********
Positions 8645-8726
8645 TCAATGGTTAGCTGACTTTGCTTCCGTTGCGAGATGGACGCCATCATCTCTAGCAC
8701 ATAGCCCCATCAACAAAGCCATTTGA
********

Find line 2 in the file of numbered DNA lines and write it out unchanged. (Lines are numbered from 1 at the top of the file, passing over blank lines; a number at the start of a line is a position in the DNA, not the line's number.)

8645 TCAATGGTTAGCTGACTTTGCTTCCGTTGCGAGATGGACGCCATCATCTCTAGCAC